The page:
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Title:Phenomenon of fracture and fracture morphology of glass tested in tension flexure and torsion
Author(s):Cameron, N.M.
Subject(s):Fracture
Fracture Morphology
Glass
Tension
Flexure
Torsion
Abstract:A method of testing glass rods in tension and torsion was devised. Two types of glass, Pyrex and Soda-lime, were tested in tension, flexure and torsion and the data analyzed by both Normal and Weibull statistics. A significant difference in strength was found to exist between the tension and flexural techniques of testing of similar specimens of Soda-lime glass. This difference is explained by the size effect brought about by the pre-existing flaw concept. A significant difference was also found between similar specimens of Pyrex and Soda-lime when both were tested in tension. This is explained by a difference in intrinsic strengths of the two glasses. Explanations are put forward concerning the formation of certain fracture markings and light and electron micrographs are presented to indicate the various markings that may be observed on glass fracture surfaces. The fact that a Griffith type equation can be used to predict the nominal stress at fracture, with the mirror being considered as the flaw, is explained, using the concepts of Irwin, by suggesting that in any one glass there is a specific strain energy release rate, Gm, associated with the mirror boundary.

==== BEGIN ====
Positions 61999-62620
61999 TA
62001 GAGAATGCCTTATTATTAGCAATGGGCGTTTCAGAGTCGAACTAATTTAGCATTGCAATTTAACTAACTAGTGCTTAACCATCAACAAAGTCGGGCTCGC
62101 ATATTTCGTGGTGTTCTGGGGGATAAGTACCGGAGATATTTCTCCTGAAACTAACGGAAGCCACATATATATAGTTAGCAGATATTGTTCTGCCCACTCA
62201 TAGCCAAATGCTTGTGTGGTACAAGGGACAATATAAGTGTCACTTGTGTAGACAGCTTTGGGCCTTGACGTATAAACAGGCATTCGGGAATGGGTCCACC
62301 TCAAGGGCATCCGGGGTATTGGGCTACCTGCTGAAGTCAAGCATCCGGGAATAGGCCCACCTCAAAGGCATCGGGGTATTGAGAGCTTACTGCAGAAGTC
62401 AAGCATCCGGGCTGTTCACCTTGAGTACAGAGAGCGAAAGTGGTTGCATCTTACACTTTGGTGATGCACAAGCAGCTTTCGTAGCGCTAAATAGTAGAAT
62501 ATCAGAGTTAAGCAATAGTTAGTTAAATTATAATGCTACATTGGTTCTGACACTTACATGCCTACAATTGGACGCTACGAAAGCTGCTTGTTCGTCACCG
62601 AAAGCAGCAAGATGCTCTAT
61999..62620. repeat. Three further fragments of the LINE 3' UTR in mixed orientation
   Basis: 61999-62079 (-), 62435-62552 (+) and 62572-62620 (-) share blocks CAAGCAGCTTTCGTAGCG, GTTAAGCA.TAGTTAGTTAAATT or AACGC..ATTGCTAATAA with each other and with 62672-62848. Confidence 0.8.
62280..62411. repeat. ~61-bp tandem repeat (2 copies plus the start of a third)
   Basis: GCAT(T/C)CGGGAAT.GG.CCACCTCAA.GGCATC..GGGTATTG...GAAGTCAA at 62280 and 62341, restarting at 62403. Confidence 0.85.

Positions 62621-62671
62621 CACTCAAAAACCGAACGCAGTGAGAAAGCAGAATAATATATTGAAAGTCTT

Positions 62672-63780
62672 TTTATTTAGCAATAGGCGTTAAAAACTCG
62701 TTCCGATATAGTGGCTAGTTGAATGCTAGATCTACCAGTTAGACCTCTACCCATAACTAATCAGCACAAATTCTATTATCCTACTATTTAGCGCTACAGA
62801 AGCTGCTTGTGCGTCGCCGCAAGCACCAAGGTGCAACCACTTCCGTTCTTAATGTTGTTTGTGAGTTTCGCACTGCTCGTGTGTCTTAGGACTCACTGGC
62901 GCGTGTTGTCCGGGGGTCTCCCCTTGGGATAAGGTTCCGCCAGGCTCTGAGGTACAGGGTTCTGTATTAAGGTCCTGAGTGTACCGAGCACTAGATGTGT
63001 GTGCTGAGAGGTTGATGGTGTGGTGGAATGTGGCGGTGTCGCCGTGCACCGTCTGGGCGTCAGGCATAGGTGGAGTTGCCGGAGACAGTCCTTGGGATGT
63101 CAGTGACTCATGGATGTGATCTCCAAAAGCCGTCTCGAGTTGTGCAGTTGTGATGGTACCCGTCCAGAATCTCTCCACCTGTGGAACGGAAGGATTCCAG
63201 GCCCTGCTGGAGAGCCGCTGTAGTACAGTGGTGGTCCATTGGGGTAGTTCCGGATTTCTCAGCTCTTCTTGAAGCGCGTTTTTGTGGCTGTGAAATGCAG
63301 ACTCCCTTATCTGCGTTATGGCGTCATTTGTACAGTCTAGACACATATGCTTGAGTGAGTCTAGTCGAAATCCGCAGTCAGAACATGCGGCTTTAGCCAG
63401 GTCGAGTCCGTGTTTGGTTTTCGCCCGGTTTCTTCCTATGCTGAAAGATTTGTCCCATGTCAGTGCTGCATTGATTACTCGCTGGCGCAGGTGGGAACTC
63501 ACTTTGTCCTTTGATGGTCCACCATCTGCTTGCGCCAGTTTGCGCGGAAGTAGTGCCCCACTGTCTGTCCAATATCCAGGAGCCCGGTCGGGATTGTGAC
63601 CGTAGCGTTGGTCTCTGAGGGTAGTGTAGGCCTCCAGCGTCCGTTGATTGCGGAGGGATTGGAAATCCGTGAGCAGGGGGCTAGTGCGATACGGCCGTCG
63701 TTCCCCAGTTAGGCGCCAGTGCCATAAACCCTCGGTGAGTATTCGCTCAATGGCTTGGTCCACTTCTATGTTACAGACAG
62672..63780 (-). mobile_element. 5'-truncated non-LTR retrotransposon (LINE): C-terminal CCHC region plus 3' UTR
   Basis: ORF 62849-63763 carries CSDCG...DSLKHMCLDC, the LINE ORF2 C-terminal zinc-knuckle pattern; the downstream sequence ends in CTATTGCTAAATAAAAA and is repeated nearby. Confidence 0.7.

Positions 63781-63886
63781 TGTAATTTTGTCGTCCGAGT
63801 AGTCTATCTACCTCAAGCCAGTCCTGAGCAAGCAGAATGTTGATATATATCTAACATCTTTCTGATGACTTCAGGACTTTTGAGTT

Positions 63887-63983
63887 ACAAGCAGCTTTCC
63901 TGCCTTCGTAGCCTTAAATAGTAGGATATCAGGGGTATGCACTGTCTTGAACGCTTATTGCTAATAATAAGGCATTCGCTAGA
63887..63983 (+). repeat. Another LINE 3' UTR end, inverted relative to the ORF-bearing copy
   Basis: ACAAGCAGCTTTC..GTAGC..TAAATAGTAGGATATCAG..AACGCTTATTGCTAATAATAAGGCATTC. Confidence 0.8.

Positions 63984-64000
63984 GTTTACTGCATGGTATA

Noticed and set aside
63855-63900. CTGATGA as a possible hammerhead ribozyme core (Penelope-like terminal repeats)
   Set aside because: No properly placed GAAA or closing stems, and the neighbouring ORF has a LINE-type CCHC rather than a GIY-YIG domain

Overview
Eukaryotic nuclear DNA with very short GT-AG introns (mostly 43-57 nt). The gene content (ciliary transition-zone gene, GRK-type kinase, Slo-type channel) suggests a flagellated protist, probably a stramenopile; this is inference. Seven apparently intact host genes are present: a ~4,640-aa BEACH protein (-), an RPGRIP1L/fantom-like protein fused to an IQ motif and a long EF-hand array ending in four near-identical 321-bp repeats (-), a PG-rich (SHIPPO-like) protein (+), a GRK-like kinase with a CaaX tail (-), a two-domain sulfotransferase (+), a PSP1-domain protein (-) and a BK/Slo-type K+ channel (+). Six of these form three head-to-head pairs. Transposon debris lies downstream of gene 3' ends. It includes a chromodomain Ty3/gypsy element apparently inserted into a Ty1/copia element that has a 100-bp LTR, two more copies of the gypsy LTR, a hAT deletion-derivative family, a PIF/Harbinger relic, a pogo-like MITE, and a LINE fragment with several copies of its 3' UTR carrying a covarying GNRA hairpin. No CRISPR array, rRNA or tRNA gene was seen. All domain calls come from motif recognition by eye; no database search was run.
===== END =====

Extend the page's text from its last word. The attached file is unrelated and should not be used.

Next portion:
Issue Date:1963-04
Publisher:Department of Theoretical and Applied Mechanics. College of Engineering. University of Illinois at Urbana-Champaign
Series/Report:TAM R 242
1967-0538
Genre:Technical Report
Type:Text
Language:English
URI:http://hdl.handle.net/2142/111960
ISSN:0073-5264
Sponsor:U.S. Naval Research Laboratory, Contract No. Nonr 2947 (02) (x), NRL Project 62 R05 19A, Technical Memo No. 190
Rights Information:Copyright 1963 Board of Trustees of the University of Illinois
Date Available in IDEALS:2021-11-04


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  • Technical Reports - Theoretical and Applied Mechanics (TAM)
    TAM technical reports include manuscripts intended for publication, theses judged to have general interest, notes prepared for short courses, symposia compiled from outstanding undergraduate projects, and reports prepared for research-sponsoring agencies.

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